Working Away From The Keys

Another way to end the “do you need longer fingers to play the piano” debate is to improve your dexterity and flexibility with exercises. By doing this away from the piano, it gives you a chance to improve your hand movement and flexibility to increase playing speed and accuracy.

It’s something that can be done in several different ways. Some sports can help improve your finger and hand strength in a similar way to what playing the piano would. Rock climbing and swimming strokes often utilize the same finger muscles as what it takes to strike the keys. Participating in regular sessions of these activities helps strengthens the core finger muscles and improves their overall movement.

Gripping and squeezing objects over a certain period is also great practice for improving finger dexterity and strength. For example, gripping and squeezing a stress ball repeatedly makes it easier for hand muscles to move and switch positions for longer over time. This makes it easier for you to spend longer at the piano and play – overcoming any issues around finger length.

Finally, these can be combined with basic stretches involving your fingers and palm. Even if it is just slowly creating a fist, the regular movements of all digits are enough to strengthen all the muscles involved in playing piano. Getting your finger muscles sharper will help you play better and avoid the wish to have longer fingers at all.

Famous Pianists With Short Hands

To finally debunk the myth that having long fingers help to become a piano ace, let’s take a look at famous pianists who hit success with smaller digits. After all, not everyone was blessed with gigantic fingers like Rachmaninov or Liszt. So who are some of the most famous short-fingered pianists?

Alicia De Laroccha

Alicia De Laroccha is proof that legends don’t need to be giants. The Spanish virtuoso was less than 5 feet tall, and that meant she had particularly small hands. Yet, this didn’t stop De Laroccha from nailing all sorts of pieces. This included songs written by those who had hands that were almost twice the size of hers. Instead, De Laroccha made her hands extremely fluid through vigorous training, and this improved elasticity made watching her play a sight to behold. It’s why she is rated as one of the greatest pianists of the 200th century.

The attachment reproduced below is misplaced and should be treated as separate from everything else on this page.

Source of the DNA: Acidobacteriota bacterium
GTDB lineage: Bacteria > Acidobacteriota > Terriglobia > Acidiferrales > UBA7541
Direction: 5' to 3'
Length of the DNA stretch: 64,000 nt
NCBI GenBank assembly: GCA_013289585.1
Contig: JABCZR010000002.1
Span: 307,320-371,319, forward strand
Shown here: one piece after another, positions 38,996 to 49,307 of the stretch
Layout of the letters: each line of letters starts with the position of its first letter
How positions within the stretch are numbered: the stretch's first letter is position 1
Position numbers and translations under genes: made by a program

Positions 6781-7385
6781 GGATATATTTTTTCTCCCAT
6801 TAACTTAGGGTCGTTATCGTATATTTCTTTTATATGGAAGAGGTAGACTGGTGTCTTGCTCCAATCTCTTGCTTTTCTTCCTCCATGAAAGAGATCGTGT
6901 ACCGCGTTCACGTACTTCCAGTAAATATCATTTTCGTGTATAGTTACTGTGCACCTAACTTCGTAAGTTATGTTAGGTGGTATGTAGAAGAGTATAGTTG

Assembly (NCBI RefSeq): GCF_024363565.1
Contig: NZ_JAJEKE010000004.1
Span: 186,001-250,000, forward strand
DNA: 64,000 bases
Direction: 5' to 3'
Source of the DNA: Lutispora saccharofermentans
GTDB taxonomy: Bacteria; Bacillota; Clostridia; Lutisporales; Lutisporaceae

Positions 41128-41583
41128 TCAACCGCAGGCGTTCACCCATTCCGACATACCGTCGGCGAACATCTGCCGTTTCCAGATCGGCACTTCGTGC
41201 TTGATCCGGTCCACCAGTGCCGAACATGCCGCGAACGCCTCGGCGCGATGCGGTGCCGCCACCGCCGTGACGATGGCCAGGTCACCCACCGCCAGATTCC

Josef Hoffmann

For Josef Hoffmann, overcoming size deficits was always a challenge that he went out of his way to overcome. The American pianist would often try unorthodox methods to improve his dexterity, such as soaking his hands in hot water and slowly pulling on his fingers to improve his reach. Though these efforts weren’t fruitful, he did find some success in partnering with manufacturers that built him pianos with much narrower keys than standard pianos.

Elton John

In contemporary music, few singers have hit success with piano-based songs quite like Elton John. The British singer has sold over 300 million records and is the fourth best-selling musician of all time. This comes despite him having stated multiple times that his hands were too small to become a concert pianist. Despite all that, his finger length hasn’t stopped him from breaking records, especially with iconic piano-based songs such as “Rocket Man” and “Your Song”. An icon for any pianist looking to break into music today.

Final Thoughts

When it comes to debunking this urban myth, the answer is relatively simple. Most players don’t need long fingers to play the piano. This comes despite legendary names such as Rachmaninov having longer than normal fingers.

Instead, it’s about practicing hard and finding a style that works for you. Improving your coordination and technique makes it easier to play more sophisticated songs. That’s a fact by the proven success of the likes of Josef Hoffman, Alicia De Laroccha and Elton John.